14 November 2013
Members of the next German government have agreed to postpone the country's purchase of armed drones indefinitely following controversy over their use and cost.
A draft version of the coalition agreement between the Conservatives and the Social Democrats seen by news site Spiegel states: "We categorically reject illegal killings by drones. Germany will support the use of unmanned weapons systems for the purposes of international disarmament and arms control."
It went on: "Before acquiring a qualitatively new arms system, we will thoroughly investigate all associated civil and constitutional guidelines and ethical questions."
According to political insiders, that effectively rules out buying drones for during this legislative period which lasts for the next four years, Spiegel reported.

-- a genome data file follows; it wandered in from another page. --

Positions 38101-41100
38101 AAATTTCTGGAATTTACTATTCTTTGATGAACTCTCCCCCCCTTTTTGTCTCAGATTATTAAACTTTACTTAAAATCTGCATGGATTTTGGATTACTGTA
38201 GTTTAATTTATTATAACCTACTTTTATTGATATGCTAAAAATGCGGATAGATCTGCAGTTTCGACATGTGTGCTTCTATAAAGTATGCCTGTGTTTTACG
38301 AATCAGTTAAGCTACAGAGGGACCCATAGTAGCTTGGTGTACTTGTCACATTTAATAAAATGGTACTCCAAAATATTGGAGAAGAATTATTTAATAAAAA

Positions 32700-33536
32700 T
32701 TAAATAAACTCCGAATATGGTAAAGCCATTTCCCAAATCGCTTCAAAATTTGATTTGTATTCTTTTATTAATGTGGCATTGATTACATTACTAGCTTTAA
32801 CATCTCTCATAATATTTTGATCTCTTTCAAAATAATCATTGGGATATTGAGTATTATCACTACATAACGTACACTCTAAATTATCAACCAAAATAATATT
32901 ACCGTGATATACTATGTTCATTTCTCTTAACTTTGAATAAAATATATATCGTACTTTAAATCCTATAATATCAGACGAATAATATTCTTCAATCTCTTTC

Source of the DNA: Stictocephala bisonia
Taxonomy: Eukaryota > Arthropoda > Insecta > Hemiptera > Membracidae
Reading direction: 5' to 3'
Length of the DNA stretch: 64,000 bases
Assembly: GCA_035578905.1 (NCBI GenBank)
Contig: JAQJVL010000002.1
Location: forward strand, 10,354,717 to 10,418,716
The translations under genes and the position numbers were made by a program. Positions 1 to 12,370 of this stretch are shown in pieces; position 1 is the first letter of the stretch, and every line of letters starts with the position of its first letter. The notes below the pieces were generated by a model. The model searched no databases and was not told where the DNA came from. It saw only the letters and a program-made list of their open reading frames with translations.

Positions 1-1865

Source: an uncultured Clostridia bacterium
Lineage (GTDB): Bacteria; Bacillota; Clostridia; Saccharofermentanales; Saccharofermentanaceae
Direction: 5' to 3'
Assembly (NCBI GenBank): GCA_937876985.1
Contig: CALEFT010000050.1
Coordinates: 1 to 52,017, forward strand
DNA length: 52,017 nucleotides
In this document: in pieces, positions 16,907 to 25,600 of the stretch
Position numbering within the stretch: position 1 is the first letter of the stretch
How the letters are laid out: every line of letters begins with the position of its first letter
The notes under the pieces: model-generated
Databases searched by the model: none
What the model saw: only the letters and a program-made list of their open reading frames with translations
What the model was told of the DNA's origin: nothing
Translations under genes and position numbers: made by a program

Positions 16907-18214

The move is a blow to outgoing defence minister Thomas de Mazière who was slated for spending hundreds of millions of euros on Euro Hawk drones which were never allowed to fly over German airspace.
He revealed in May that talks were underway with both the US manufacturer of Predator drones as well as their Israeli competitor, which produces Heron drones, to buy 16 in the next few years.
But the Social Democrats apparently signaled early on during the talks over forming Germany's next government that they were in favour of delaying a decision on purchasing drones.
The Christian Socialist Union, Chancellor Angela Merkel's Bavarian sister party, was also supportive of delaying the move.
According to Spiegel, the working group on foreign and security policy also
agreed to set up a commission to work on coming up with proposals in response
to a controversial Conservative proposal to no longer seek parliamentary
approval for all deployments by the Bundeswehr carried out within an EU